Are you seriously comparing ISIS to talk radio? And what are you talking about expecting people’s rights to express themselves. The topic is ISIS and this guys reluctance to call them evil and instead try to “understand” them.

        “and that extends to allowing you to share your opinion without having a tactical team take you out.”

        What are you taking about, what tactile team took out who. Are you referring to Hamas shooting 20 modern Palestinians in the head last weak because they were accused of being Idraelis sympathy sets.

        “By your own argument, and my understanding of Christianity, I would have to label you evil, and respond by “crushing” you, because I can’t use the “presumption is if we can just “understand” the reasons (I.e. external factors) that lead “normal men” to become” someone who is not Christlike. I must simply label you as evil, and crush you and your family with overwhelming force…Thank goodness you don’t have to apply your worldview to yourself.”

        I am lost, why would you have to label me evil? Being Christlike implies actions, behaviors. What behaviors of mine would justify calling me evil? You see, ISIS has demonstrated by their actions that they are evil, I.e., cuting peoples heads off, killing off men than enslaving their wives as sex slaves, and over the weekend they cut a five year old boy in half. I have a five year old boy, and people like Dawes wants to understand them?

  3. Reductio ad Hitlerum! Nicely done, everyone.

  4. Sun Tsu: “It is said that if you know your enemies and know yourself, you will not be imperiled in a hundred battles; if you do not know your enemies but do know yourself, you will win one and lose one; if you do not know your enemies nor yourself, you will be imperiled in every single battle.”

    We know neither ourselves nor our enemies, which is why we’ve been losing wars for the past forty-odd years, constantly refighting the same enemies.

  5. Shaun, I thought that this part of your post was superb.

    “Contrary to what Mr. Dawes thing, the reason its essential to label something as evil is expressed by Dr. Scott Peck in his Book, People of the Lie. He wrote that, “to name something correctly gives us a certain amount of power over it.” For example, what if we didn’t have proper labels for diseases such as cancer, diabetes or Aids? When a disease is referred to by its name, this implies that certain symptoms are present that justified that diagnosis. Once a patient is properly diagnoses then they can be properly treated. The same idea applies to evil. If we do not know how to define it by it’s symptoms then how can we fight it?”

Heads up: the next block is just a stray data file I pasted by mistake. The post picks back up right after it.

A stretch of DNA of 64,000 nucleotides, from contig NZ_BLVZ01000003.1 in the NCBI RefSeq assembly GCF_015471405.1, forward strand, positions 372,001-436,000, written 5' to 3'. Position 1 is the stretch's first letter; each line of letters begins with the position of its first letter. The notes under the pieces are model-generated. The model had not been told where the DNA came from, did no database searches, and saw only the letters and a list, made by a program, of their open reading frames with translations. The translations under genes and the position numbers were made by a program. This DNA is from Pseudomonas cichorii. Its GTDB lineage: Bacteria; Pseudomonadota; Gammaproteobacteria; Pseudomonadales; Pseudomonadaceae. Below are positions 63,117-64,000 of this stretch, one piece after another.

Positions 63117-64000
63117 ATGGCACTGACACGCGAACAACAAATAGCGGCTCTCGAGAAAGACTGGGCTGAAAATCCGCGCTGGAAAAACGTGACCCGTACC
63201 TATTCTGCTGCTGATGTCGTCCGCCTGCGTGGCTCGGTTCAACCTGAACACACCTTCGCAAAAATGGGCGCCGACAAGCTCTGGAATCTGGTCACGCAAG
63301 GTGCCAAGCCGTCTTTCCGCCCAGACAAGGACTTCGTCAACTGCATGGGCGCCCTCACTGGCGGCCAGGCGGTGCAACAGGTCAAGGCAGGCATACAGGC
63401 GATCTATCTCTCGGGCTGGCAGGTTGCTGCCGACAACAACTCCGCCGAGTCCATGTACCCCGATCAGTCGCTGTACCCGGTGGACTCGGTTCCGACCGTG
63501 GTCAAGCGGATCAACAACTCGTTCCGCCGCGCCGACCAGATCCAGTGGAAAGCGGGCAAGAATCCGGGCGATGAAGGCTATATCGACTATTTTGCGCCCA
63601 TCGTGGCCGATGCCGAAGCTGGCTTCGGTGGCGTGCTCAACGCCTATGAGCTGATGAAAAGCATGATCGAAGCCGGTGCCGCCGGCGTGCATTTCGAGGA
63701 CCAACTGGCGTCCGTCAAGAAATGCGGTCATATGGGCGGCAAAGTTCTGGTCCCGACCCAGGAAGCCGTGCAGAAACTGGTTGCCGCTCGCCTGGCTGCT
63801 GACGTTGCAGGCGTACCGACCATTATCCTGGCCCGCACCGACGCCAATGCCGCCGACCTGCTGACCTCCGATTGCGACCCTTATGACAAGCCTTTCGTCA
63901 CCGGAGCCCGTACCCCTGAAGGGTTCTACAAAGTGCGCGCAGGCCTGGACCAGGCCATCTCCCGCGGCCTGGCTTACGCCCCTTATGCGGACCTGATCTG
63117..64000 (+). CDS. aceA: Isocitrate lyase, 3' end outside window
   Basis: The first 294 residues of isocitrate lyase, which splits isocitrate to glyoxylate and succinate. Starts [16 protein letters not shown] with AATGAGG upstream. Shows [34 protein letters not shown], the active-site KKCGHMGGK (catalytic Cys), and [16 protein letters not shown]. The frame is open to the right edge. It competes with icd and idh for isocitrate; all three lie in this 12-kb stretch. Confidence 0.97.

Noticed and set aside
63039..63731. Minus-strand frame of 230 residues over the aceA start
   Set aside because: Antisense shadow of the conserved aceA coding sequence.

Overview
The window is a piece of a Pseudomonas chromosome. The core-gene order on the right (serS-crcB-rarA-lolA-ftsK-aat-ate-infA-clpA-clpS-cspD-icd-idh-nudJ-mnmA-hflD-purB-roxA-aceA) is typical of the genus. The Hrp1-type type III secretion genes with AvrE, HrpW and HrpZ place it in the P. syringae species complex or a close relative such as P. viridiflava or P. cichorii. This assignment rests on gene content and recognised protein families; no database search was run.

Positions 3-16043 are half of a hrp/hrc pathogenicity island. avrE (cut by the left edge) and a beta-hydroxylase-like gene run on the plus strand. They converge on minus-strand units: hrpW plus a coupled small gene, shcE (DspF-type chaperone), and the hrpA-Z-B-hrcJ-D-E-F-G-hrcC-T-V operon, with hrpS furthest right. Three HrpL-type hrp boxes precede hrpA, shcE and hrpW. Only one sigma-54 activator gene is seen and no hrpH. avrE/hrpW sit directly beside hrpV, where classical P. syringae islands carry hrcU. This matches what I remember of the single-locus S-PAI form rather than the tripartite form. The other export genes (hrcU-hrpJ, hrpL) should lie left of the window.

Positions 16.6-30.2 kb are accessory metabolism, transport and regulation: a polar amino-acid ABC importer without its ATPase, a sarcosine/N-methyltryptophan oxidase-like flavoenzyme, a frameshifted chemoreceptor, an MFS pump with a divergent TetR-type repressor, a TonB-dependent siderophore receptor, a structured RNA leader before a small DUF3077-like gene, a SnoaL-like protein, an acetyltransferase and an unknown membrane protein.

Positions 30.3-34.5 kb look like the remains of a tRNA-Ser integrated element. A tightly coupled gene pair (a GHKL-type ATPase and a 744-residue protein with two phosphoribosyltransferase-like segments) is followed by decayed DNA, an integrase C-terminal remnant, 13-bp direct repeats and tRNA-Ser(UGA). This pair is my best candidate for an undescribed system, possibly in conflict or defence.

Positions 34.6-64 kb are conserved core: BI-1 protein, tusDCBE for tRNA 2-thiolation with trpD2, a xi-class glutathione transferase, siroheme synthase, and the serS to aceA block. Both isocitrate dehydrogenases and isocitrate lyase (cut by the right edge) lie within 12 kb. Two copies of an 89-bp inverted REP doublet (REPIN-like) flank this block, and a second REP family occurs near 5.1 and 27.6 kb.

However, I find the rest of the post distinctly lacking. I believe in man’s inherent goodness. In fact, I consider it one of the most fundamental aspects of faith in God. I am LDS, but grew up in almost entirely Jewish neighbourhoods in Israel. Prager might like to look into the teachings of the Rav Kook, the seminal figure in the history of religious Zionism. He taught that not only were all men inherently good, but that they also inherently strove to be holy. Evil arises when these impulses become misguided and mislaid. Dawes is spot-on when he says that we should ask “how it is that normal men — men who were not born evil — get turned into monsters, so that we can work to change the structures that produce terrorists over the long-term instead of locking ourselves into an endlessly repeated, short-term policy of “killing fanatics” until they are gone.” Killing every last member of ISIS is impractical. ISIS should be decisively defeated, but in order to uproot them permanently, we must also understand how they tick, and what socio-religious dynamics are at play.

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  1. […] response to a previous post addressing the question of whether it is productive to label ISIS and similar organizations […]